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East Hope honors veterans in wall dedication

by CAROLINE LOBSINGER
Staff Writer | June 1, 2021 1:00 AM

EAST HOPE — A few years ago, the city received a bequest to beautify the community.

That, Mayor Vernon Fleisher told the several hundred gathered to dedicate the city's Veteran Memorial Wall. The bequest from the Helen Anderson estate became the catalyst for what is the centerpiece of the city's new park.

Built on land leased from the railroad, Fleiser told those gathered the city wanted to do something special, something to honor the soldiers from the area who have served in defense of the country.

From landscape architect Cindy Gauthier to Ian and Cheryl Barrett to members of the city council and countless volunteers, the result is a roadside park with the memorial wall at its heart.

"We are here today to not only honor veterans with this wall, but also those who have served our country in the past and are no longer with us," Fleisher said.

Veteran Walt Fraser, asked by the mayor to speak about the wall, said he was humbled by both the request and the community's decision to build a wall to honor area veterans — those from the Idaho-Montana border to the Pack River area.

"What I think about this, the first thing I think about is the people that aren't able to be here that are listening now," Fraser, who served as a pilot in Vietnam. "And hoping that, at least I hope, these words have some meaning to them."

While some of the names now etched on the wall were called to serve and others volunteered, they all have the same thing in common — a dedication to the country's freedoms and a determination to preserve those freedoms through their service, Fraser said.

"What I think about this, the first thing I think about is the people that aren't able to be here that are listening now," he said. "And hoping that, at least I hope, these words have some meaning to them.

"So I ask you, whether you drive by this memorial, walk by it, or stop and visit it. Remember those that serve because they served for you. Tell your children, help them to understand the freedoms they enjoy, came at a price paid by many. Look upon this memorial and our flag with respect and love. In these challenging times, never forget, we are one nation under God, with liberty and justice for all. Preserve it, honor it for those that follow."

Fraser paused, waiting for the noise from a passing train to die down, then relayed how the real meaning of serving was brought home during a military service. After he and two other soldiers finished folding a flag, Fraser walked over to the widow of a good friend and presented her with it.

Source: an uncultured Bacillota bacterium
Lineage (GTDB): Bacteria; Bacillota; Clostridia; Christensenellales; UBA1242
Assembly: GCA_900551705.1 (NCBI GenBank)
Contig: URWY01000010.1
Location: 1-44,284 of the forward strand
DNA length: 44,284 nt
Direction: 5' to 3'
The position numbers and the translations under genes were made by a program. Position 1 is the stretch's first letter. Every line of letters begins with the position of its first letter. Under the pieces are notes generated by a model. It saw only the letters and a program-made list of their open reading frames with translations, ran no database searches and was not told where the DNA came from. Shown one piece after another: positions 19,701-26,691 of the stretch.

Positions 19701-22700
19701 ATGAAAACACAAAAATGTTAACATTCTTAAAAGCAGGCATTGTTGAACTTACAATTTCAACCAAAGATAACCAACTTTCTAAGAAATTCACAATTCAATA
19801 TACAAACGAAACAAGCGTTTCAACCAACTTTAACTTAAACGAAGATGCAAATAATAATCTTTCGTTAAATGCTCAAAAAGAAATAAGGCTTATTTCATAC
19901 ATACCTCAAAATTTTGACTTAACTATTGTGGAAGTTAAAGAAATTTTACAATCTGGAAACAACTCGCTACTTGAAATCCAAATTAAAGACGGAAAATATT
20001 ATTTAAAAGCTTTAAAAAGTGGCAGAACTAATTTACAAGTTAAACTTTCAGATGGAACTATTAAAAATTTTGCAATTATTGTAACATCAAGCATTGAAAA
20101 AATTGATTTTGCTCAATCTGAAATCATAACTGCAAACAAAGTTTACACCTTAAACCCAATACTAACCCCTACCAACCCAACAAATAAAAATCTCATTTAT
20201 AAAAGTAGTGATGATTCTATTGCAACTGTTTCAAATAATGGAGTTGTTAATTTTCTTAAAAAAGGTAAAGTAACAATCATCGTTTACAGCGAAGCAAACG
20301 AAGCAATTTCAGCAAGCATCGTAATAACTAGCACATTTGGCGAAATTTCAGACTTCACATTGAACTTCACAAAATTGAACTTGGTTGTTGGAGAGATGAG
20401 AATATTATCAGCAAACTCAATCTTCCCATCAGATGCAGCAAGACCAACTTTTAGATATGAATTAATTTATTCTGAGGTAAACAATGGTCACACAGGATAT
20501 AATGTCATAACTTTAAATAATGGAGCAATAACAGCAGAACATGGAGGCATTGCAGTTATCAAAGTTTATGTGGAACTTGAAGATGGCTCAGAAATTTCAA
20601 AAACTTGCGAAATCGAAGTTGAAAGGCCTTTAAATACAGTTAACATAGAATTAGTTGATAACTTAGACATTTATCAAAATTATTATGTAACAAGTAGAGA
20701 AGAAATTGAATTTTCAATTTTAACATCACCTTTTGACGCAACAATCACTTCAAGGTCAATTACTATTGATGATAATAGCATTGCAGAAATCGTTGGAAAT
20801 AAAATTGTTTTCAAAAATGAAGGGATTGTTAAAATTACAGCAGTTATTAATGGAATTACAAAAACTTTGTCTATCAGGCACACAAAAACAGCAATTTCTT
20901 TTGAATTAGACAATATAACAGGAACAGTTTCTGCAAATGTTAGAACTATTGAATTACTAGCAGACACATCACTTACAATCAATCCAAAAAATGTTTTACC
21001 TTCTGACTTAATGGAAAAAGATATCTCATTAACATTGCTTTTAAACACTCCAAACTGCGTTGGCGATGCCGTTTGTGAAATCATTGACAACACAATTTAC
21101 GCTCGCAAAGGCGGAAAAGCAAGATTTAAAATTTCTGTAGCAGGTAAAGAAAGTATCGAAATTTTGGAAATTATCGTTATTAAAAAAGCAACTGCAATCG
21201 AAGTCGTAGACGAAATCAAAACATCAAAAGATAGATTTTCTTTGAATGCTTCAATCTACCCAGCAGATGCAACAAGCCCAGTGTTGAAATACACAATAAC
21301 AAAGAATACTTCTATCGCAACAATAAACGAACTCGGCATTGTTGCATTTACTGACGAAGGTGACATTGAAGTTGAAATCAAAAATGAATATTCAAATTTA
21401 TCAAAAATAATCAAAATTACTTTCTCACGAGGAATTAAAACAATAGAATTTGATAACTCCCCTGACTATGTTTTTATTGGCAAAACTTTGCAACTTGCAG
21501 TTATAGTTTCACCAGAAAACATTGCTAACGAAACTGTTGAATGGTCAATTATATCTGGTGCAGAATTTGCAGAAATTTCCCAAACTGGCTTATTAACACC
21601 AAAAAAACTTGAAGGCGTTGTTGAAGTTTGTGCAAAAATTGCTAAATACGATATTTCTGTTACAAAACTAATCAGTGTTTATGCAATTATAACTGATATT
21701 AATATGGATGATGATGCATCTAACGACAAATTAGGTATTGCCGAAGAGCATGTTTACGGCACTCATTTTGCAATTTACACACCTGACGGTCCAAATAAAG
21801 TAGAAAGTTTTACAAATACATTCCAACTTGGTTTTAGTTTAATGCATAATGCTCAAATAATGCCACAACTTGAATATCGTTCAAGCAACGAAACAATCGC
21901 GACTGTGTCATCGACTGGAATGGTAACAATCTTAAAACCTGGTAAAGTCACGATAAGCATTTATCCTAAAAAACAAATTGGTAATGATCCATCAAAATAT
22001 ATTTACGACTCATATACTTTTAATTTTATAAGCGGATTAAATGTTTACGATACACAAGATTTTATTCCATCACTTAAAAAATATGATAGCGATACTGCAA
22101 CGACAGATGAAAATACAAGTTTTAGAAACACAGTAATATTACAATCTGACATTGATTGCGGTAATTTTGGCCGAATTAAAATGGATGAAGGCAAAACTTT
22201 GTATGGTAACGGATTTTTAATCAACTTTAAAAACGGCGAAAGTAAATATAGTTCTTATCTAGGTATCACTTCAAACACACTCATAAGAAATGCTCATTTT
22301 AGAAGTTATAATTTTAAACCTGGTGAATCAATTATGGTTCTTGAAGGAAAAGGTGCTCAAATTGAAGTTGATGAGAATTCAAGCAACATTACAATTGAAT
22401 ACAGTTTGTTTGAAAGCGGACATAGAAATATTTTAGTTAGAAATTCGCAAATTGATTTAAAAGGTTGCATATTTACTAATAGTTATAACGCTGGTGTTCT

"When I gave it to her, looking at the emotion in her face and the tears in her eyes, I understood what real service that this country means," he said. "So I ask all of you today, if you have a moment, take a moment out today sometime and think of the men and women that are in service to us now."

That message was echoed by members of the Clark Fork Veterans of Foreign Wars and American Legion chapters.

"We are assembled here to pay tribute to the men and women of our community who have served the United States armed forces, our neighbors who have fought in defense of this country, and for the preservation of our way of life," said the members. "Those men and women are worthy of far greater recognition than mere words or markers. The sacrifices they made and the deeds they performed shall be written in history, and shall remain alive in our memories for generations to come. We express sincerely our pride and gratitude for the task they fulfilled."

They asked those gathered to look at the flag and remember that the white symbolizes the purity of purpose in our freedom of thought, expression and worship; that the red symbolizes the courage of those who stand for its freedoms and the blue symbolizes the tranquility upon which the stars of the stands are united to hold intact the desire for peace, prosperity and happiness.

"We have come here to dedicate a roll of honor, naming the men and women of our community who went forth leaving strength in our flag, United States armed forces on land, sea and in the air," they said. "Some of them did not return. They are honored dead who are resting places are found in many foreign lands and waters of the globe. These American defenders left our schools, our shops, and our farms to take up weapons against foes. They left their peacetime pursuits with confidence in their hearts and assurance upon their lips. They were aware of the dangers before them, and they responded without hesitation to the call of duty."